If you have a temporary hearing scheduled it is recommended that you have legal guidance. Call The Law Office of Christine M Bechtold, LLC at 770-466-2700 to set-up your free initial consultation.

Information on Gwinnett and Walton Counties Parenting Seminar


Under Georgia law, both parents of children under the age of 18 years old in a divorce, separate maintenance, paternity, change of custody, visitation, legitimation, and any other domestic action, are required to attend a parenting seminar. Uniform Superior Court Rule 24.8. The divorcing parent’s seminar “focuses on the developmental needs of children, with emphasis on fostering the child’s emotional health during periods of stress.” Gwinnett Courts Parenting Seminar The seminar must be completed within 31 days of the original complaint and should be attended in the County which the action was filed. Certificates will be issued after completing the seminar.

If a parent cannot attend the class in the County the divorce was filed, they should contact their county superior court and see if their county holds an acceptable parenting seminar. Since the seminar is mandatory in Georgia there are many classes available to suit parent’s schedules.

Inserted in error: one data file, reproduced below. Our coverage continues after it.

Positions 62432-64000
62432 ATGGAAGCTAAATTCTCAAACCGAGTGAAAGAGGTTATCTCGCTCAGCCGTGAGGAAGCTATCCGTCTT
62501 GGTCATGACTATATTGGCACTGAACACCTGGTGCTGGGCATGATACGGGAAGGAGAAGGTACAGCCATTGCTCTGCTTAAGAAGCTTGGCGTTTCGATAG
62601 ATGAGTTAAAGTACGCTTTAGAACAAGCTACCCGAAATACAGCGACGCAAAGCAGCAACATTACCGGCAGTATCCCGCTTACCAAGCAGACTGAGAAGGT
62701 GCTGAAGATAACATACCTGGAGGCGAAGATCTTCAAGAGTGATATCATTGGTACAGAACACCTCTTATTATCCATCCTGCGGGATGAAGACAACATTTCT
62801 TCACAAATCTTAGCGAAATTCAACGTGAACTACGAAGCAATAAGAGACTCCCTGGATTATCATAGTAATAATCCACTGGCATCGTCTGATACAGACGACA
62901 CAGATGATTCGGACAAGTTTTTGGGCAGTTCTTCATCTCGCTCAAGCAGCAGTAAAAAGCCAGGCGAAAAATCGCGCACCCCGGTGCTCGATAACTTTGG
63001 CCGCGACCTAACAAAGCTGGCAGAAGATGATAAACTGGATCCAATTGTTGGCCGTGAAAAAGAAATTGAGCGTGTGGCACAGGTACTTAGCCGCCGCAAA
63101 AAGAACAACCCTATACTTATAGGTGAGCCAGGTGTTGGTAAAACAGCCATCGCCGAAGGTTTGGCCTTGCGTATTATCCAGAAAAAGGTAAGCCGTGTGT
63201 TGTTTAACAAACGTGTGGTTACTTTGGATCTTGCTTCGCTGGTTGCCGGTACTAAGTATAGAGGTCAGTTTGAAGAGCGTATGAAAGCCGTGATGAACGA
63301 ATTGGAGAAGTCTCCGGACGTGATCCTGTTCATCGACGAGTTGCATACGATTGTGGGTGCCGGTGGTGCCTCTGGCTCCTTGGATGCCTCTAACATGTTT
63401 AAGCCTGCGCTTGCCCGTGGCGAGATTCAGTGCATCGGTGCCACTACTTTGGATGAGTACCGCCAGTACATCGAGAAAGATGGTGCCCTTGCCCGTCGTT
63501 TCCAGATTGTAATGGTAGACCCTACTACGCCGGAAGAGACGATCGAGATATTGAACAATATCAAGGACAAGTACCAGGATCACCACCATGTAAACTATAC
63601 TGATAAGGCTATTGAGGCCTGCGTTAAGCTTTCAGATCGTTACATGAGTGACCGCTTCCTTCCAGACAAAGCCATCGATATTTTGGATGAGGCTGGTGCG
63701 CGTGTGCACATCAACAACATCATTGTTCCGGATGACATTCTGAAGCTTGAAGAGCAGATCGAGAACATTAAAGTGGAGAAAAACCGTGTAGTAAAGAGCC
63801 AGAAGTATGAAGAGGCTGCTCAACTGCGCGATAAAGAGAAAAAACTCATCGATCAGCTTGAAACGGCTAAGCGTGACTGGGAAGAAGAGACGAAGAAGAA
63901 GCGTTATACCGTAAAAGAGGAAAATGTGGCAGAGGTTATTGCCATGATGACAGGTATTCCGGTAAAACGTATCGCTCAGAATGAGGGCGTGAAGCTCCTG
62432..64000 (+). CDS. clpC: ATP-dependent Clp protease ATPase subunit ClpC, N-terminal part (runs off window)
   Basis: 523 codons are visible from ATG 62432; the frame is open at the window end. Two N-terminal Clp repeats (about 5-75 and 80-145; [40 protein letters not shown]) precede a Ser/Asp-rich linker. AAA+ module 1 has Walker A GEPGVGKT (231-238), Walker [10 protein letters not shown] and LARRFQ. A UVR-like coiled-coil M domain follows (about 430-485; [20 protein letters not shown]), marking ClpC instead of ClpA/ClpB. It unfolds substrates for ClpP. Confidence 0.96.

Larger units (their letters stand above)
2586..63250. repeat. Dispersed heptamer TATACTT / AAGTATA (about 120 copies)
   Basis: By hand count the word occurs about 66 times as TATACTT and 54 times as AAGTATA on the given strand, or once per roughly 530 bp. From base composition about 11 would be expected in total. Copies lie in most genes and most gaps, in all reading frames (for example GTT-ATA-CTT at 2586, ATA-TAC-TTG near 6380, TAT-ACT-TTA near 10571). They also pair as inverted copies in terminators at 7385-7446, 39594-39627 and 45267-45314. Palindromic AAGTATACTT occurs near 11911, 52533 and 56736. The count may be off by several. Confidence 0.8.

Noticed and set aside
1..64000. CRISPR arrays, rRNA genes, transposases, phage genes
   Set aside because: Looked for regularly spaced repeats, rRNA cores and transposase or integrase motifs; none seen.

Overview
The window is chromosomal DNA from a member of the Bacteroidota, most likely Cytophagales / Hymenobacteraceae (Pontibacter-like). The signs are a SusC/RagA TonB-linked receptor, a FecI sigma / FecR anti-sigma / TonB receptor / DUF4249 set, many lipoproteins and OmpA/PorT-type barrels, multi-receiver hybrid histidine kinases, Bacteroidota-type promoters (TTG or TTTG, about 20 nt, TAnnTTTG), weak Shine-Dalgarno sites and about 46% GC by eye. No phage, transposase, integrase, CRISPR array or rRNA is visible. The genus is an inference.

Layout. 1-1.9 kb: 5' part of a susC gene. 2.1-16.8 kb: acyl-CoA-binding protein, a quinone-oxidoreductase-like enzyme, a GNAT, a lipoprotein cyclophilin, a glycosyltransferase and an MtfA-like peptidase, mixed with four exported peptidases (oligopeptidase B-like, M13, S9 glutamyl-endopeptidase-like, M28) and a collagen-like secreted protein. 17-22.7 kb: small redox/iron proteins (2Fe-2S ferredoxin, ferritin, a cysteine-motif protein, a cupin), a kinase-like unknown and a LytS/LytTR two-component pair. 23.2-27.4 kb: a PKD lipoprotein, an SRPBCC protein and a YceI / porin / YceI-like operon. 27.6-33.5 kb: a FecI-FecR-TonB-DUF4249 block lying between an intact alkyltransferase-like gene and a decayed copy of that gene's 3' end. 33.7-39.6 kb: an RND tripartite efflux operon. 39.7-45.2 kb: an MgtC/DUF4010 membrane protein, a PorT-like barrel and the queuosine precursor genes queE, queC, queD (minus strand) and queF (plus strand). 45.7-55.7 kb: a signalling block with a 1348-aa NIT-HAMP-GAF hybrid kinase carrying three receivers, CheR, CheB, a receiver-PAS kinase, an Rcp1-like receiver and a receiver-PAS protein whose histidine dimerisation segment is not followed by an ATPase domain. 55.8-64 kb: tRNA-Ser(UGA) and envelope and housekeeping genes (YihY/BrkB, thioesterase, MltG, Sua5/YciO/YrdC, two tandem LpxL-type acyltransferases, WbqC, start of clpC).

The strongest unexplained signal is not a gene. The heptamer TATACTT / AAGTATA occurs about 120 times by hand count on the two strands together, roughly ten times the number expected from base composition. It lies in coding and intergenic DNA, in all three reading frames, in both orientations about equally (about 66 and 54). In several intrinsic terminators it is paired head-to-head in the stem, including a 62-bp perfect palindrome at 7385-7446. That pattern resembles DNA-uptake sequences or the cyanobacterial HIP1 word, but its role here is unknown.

The Gwinnett County Divorcing Parent’s Seminar

  • Pre-registration is required, online registration available
  • Held at Gwinnett Justice and Administration Center: 75 Langley Drive, Lawrenceville, Georgia, 30046, Conference Room A west wing, second floor
  • Three Thursdays a month in the morning 9:00a.m. - 1:00 p.m., and one Thursday a month in the evening 5:00p.m.- 9:00p.m.
  • Parties can attend on any day
  • Cost $30, cash or money order
  • Additional information Gwinnett Courts Parenting Seminar
The Walton County Parenting Class